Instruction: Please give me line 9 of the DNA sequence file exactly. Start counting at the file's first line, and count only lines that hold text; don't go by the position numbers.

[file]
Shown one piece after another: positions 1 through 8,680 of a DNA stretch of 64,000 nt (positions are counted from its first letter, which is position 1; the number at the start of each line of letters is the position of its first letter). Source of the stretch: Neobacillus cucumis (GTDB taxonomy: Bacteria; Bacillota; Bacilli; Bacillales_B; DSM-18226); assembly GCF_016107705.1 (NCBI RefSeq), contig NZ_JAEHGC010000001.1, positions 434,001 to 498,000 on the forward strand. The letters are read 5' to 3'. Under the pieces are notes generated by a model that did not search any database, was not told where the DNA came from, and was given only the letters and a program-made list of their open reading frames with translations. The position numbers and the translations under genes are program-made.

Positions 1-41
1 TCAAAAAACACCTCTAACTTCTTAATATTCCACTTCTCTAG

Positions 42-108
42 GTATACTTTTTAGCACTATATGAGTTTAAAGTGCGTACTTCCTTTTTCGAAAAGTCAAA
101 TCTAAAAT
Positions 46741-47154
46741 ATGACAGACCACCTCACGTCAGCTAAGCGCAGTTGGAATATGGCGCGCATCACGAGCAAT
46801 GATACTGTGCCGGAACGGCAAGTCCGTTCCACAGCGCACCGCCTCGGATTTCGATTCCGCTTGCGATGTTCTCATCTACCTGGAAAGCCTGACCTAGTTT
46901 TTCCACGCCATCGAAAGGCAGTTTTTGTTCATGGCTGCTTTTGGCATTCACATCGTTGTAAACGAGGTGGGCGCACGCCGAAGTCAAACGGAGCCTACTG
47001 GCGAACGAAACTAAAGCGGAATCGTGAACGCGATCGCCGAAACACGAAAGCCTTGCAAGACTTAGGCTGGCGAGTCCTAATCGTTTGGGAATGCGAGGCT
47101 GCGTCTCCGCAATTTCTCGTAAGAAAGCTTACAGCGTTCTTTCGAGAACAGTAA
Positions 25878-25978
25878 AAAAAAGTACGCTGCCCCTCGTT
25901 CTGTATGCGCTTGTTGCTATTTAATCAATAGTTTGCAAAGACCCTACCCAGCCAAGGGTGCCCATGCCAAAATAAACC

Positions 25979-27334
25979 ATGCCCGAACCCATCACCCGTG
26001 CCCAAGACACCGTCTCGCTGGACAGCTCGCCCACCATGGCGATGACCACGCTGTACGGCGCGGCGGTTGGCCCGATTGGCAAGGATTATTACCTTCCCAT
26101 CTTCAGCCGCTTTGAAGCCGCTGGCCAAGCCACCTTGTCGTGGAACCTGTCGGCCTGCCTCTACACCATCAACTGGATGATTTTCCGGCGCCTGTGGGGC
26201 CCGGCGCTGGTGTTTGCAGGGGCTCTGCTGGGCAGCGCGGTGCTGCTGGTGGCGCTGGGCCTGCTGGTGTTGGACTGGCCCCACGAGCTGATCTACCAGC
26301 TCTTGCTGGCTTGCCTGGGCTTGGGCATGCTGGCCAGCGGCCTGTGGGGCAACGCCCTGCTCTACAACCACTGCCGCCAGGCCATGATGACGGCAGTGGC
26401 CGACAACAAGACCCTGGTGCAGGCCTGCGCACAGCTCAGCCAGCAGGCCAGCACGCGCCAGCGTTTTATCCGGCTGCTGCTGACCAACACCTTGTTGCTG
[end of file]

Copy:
46801 GATACTGTGCCGGAACGGCAAGTCCGTTCCACAGCGCACCGCCTCGGATTTCGATTCCGCTTGCGATGTTCTCATCTACCTGGAAAGCCTGACCTAGTTT